4. bake at 350 for 10-12 minutes (don’t overcook!)
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How Colorful Is Your Plate?

Posted on June 17, 2013. Filed under: Diet, Dr. Terry Wahls, Eat these!, Nutrition | Tags: , , , , |

When I first made major changes to my diet I learned from Dr. Terry Wahls to eat, among other things, 3 cups of color per day.  She suggested the 3 cups be made up mostly of reds and blues like blueberries and raspberries.  She clearly was promoting the consumption of antioxidants to stop the internal “rusting” associated with oxidative damage.

I eat those 3 cups of color most days, but I have to admit that is far easier to accomplish during the bountiful summers here in the Pacific Northwest.  Below is a chart that reminds us of the importance of all the colors foods have to offer.



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Leaky: Bone Broth for Leaky Gut and Leaky Brain

Posted on June 13, 2013. Filed under: Cancer, Diet, Dr. Terry Wahls, Eat these!, GMO, Gut health, Neurodegenerative disease, Nutrition | Tags: , , , , , , , , , , , |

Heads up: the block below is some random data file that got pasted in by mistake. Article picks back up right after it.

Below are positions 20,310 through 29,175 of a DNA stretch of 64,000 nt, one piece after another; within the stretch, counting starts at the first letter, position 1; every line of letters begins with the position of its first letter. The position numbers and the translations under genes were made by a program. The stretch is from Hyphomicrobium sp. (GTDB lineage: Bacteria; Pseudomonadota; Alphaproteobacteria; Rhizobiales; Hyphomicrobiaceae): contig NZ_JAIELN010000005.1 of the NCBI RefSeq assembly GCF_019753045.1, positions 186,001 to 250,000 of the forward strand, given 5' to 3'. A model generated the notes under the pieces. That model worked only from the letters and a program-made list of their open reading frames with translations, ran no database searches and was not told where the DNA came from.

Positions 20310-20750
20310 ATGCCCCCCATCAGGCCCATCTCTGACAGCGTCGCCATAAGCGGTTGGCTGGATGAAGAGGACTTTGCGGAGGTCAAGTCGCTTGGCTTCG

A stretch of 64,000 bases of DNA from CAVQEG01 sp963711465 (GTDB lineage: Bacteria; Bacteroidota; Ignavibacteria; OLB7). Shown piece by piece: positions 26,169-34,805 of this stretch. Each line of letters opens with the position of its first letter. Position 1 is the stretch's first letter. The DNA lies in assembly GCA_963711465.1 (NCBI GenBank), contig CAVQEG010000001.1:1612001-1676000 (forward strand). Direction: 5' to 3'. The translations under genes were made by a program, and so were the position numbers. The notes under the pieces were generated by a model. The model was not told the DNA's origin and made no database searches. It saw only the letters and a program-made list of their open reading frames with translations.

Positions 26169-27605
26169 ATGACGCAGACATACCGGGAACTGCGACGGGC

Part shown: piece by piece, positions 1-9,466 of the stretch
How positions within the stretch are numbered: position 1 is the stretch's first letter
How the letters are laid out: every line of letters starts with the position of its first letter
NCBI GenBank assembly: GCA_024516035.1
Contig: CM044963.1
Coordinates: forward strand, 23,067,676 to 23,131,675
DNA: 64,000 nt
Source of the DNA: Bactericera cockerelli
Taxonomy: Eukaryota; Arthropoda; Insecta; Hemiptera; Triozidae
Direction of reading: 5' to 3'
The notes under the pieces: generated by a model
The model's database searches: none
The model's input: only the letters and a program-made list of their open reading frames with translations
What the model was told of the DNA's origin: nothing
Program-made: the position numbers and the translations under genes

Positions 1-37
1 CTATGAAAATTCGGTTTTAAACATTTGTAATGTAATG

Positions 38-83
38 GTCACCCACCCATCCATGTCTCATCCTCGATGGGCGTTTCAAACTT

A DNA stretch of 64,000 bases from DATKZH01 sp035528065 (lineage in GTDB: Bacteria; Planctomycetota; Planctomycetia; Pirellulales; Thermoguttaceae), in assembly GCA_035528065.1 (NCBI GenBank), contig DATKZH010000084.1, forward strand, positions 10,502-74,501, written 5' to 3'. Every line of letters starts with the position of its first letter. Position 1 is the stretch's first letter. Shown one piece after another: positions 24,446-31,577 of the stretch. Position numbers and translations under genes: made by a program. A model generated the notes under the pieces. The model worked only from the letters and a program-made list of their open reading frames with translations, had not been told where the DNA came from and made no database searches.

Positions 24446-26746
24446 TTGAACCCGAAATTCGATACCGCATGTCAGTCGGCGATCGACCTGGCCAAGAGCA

There are many ways to react to a diagnosis as big as ALS. Having a decent sense of self-efficacy, I chose to find ways to intervene in the disease process. Re-watching a TED Talk by Dr. Terry Wahls reminded me how important diet can be to health and healing so this is where I began.


I started by eating the Wahl’s Way as described in her book Minding My Mitochondria, which, at it’s simplest, involves 3 cups of greens, 3 cups of colorful fruits/veggies and 3 cups of sulphur veggies daily. Then, not satisfied that I was doing all that my body might need, I moved to the Gerson Method, which is naturally high in vitamins, minerals, enzymes, micro-nutrients, and extremely low in sodium, fats, and proteins. In essence, it involves 13 fruit/veggie juices per day, soup and baked potatoes, but it is cancer focused so I eventually decided there were limits to it’s value to my neurodegenerative-self.

Along the way I learned about leaky gut and leaky brain. As described by Dr. Andrew Weil,